Radio network types
The choice of the type of radio network is determined by the available frequency resource, the number of users and the specifics of their work. The most common is the conventional simplex type. It is the conventional simplex type that will be discussed.
Conventional communication is a solution for implementing professional radio communication in a commercial network. The main concept of such a network is to allocate and fix channels for a specific subscriber or group.
Simplex communication - communication in which information is transmitted in only one direction.
Scheme of building a radio network
At present, radio communication equipment is high-tech and allows you to build radio networks of any complexity. From the simplest, "point-to-point", to very complex, "multi-site" using RoIP technologies. Consider several schemes for building a radio network in detail:
- Single site repeater radio networks;
- Multi-site radio networks with repeaters (IP Site connect, IP Multi-site Connect);
- Multi-site radio networks with relays (using a routing server).
Point-to-point is the simplest way to build a radio network.
The main advantage of the radio communication system is its simplicity and low cost. The disadvantages include inefficient use of the frequency spectrum and a small set of service functions. The "Point-to-Point" radio network scheme is most often used to organize technological or service radio communications in limited areas.
All users hear each other and call the required subscriber by voice. With such a scheme for organizing communication, the number of radio stations, as a rule, is small (from 2 to 20). The radio network can use portable, vehicular, and fixed radios. All of them are equal. Of course, the communication range between automobile (stationary) stations is higher. Such systems are used to provide local communication in a small area. As a rule, this is communication in buildings at a distance of 1-2 km or outside buildings at a distance of 5-10 km.
“Star” is a fairly common option when one of the radio stations is a control room. As a rule, a fixed station has a high gain antenna and is located quite high. The communication range with the dispatcher station is large, and subscribers who are not able to communicate directly can send messages through the dispatcher.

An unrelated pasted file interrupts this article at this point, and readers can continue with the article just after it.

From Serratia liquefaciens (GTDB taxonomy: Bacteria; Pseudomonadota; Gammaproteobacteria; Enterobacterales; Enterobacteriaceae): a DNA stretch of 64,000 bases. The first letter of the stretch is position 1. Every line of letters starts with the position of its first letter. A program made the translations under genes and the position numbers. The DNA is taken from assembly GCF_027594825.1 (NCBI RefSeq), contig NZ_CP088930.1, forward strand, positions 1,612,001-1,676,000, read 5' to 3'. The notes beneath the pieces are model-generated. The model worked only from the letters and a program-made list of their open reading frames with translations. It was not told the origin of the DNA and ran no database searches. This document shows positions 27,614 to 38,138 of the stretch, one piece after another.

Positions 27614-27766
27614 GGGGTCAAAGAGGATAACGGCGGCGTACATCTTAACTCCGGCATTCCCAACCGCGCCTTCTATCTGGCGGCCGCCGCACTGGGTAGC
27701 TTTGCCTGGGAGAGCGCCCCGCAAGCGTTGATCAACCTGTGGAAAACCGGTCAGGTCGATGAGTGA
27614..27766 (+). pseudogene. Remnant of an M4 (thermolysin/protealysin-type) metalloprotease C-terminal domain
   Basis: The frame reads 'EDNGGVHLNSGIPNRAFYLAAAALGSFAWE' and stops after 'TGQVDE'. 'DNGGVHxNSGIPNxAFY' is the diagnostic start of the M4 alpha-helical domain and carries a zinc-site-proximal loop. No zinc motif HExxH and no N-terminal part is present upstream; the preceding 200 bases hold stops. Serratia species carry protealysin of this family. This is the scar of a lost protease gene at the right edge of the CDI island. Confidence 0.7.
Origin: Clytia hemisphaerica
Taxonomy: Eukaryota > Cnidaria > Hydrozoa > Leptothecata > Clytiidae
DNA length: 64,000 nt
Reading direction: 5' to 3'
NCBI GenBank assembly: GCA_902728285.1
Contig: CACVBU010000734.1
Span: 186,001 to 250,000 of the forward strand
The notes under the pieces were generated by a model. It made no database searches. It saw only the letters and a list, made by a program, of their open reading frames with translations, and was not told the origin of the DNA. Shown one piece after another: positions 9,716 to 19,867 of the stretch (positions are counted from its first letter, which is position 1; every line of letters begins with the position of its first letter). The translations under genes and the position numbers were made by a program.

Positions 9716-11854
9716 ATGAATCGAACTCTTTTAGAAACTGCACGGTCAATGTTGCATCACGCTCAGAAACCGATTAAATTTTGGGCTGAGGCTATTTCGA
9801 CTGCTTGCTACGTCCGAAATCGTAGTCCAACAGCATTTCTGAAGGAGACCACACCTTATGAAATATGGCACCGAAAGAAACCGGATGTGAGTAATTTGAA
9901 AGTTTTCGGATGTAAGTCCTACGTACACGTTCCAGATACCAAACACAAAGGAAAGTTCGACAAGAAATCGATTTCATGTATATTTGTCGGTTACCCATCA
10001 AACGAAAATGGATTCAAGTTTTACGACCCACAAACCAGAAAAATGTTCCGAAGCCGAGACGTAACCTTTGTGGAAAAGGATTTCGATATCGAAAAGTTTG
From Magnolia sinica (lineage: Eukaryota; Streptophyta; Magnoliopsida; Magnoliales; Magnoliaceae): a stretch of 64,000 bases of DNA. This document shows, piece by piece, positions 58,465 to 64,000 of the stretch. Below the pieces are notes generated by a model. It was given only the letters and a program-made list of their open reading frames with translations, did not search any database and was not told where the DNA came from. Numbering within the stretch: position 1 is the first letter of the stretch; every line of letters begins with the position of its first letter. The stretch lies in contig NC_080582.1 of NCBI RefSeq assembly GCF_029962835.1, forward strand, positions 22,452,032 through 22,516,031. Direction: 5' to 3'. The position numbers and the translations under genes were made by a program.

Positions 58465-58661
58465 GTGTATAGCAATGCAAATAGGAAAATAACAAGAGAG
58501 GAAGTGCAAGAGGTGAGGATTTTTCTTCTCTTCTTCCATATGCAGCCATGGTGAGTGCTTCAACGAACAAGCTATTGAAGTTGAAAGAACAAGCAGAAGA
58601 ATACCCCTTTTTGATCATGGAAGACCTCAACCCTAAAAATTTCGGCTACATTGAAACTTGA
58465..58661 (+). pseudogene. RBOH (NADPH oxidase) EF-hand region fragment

Single site repeater radio networks
The scheme for building a radio network using a repeater is more complicated. Repeater systems are used to provide a larger coverage area. Unlike systems with a dispatcher, all radio stations in the entire coverage area can communicate with each other through a repeater. The dispatch radio station can be any of the subscriber radio stations. The repeater does not require daily maintenance, and it can be placed on television and radio relay towers, etc., which can significantly increase the radio range. To work in a radio network using a repeater, two frequencies are required (one for receiving, the other for transmitting) with a separation between the receiving and transmitting frequencies from 600 kHz for VHF and 7.6 MHz - 10 MHz for UHF bands. For the operation of the repeater, two separate antennas can be used for receiving and transmitting, or one, but using a duplex filter. With such a scheme for organizing communication, the dispatcher does not have to be near the dispatching radio station, he can be located anywhere in the coverage area of the repeater and use a regular subscriber radio station as a dispatching station. This solution is the most common and has significant flexibility. This solution is used by almost all major users, large commercial and government agencies, such as the Ministry of Internal Affairs, the Ministry of Emergency Situations, Oblenergo, utilities, etc.
Multi-site radio networks with repeaters (IP Site connect, IP Multi-site Connect)
The use of repeaters installed locally in the same area does not always solve the problem of covering large areas. In such cases, multi-site communication systems are created.